Ken Bazeley the Maritime and Coastguard Agency national diving liaison officer offers this advice to divers:

Make sure that you’re adequately qualified and experienced for your diving plan, keeping a close eye on weather and sea conditions, and making your personal fitness a top priority for safe diving.

You can view the report at:

Help us to avoid unnecessary searching says Coastguard

Portland Coastguard is asking members of the public and leisure maritime community to report missing equipment such as tenders, boards, kayaks and sails to them as soon as they become aware that they are lost, following a spate of unnecessary searches, due to abandoned equipment being found

Read more on the MCA website…

Enjoy the waterways safely this summer

Britain’s canals, rivers, reservoirs, and docks are enduringly popular, with around 300 million visits made to British Waterways’ 2,200 mile network each year. With the school holidays imminent, British Waterways and The Royal Society for the Prevention of Accidents are urging visitors to enjoy the waterways safely.

Read more on the British Waterways website…

Coasteering providers agree safety standards

Adventure firms that would usually be considered to be commercial competitors have joined forces to develop and promote shared safety standards for the emerging activity of Coasteering. The new guidance for Coasteering providers recognises that risk-taking is an integral part of an adventure activity that needs to be managed rather than eliminated.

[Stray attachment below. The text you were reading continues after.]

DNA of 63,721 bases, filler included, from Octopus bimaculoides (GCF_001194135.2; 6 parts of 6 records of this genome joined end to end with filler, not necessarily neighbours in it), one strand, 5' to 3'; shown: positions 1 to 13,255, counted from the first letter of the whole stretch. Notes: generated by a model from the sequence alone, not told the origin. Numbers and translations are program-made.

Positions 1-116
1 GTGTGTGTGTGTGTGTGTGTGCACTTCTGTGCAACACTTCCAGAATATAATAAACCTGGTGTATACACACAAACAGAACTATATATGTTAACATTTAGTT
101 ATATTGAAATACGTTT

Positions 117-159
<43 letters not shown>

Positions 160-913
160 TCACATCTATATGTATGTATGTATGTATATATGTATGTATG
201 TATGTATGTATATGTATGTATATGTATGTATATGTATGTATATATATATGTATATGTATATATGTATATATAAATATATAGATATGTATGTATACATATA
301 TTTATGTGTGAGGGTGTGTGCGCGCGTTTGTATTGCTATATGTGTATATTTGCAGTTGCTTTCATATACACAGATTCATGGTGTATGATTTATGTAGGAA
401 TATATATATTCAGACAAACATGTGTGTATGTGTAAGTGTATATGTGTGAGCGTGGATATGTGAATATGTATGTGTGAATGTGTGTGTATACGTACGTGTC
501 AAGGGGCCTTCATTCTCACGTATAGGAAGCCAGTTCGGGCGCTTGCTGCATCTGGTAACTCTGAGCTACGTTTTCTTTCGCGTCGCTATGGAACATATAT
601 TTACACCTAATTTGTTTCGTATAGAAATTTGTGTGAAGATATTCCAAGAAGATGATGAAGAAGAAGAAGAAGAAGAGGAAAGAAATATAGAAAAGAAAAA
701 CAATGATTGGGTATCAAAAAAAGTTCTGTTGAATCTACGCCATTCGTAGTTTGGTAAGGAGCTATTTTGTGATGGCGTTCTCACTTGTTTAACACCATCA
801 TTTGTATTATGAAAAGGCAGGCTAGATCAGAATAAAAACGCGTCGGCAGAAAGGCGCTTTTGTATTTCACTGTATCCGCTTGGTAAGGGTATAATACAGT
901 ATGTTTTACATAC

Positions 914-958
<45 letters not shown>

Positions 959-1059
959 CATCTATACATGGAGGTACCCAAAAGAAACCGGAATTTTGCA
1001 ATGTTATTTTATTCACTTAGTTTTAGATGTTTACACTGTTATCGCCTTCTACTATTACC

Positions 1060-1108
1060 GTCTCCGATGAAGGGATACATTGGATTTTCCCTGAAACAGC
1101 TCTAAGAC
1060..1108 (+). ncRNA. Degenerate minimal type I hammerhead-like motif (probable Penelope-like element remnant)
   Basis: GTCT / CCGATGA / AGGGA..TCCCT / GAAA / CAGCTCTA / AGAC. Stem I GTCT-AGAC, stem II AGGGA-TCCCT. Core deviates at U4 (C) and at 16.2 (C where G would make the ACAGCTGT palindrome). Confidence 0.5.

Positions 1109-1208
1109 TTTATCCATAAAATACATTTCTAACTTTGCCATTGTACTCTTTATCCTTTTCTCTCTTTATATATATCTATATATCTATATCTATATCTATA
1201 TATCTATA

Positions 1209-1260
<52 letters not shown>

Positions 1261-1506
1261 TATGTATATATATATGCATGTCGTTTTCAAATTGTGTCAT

Coasteering, which involves traversing the coast at the intertidal zone using a combination of scrambling, walking, swimming, and jumping, is now offered as an organised adventure activity by firms around the UK. Thousands of people are likely to take part in a Coasteering session this summer.

To respond to rising activity and increasing reports of incidents and near misses, an industry working group was set up involving around 120 Coasteering providers, plus the outdoor industry regulator (AALA) and safety and rescue organisations, under the direction of the National Water Safety Forum’s beach safety advisory group. Established in 2007, the working group has defined industry standards and good practice and published best practice guides – one covering skills and training for Coasteering guides, and the other outlining best practice for providers in managing the risks associated with Coasteering, including drowning, impact injuries and the effects of temperature.